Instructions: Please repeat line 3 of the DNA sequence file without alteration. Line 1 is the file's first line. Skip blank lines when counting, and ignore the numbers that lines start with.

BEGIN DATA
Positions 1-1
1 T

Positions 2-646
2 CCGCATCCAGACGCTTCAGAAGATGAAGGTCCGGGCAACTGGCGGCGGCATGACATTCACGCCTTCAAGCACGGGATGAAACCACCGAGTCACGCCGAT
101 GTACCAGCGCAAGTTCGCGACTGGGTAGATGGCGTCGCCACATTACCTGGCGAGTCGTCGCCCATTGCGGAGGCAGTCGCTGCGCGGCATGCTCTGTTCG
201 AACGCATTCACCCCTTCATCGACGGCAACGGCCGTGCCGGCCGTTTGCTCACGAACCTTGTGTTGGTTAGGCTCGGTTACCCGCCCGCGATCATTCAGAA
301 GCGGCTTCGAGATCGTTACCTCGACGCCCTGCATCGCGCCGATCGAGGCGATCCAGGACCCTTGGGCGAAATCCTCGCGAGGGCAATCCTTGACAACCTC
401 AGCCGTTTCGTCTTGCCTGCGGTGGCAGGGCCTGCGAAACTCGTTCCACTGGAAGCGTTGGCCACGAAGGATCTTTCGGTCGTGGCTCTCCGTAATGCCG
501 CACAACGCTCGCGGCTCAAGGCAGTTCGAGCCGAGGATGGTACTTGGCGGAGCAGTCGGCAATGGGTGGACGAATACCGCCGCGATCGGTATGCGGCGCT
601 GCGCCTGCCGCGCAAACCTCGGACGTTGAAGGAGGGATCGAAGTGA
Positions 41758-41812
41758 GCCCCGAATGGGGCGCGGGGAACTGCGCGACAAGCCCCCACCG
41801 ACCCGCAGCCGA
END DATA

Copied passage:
Positions 2-646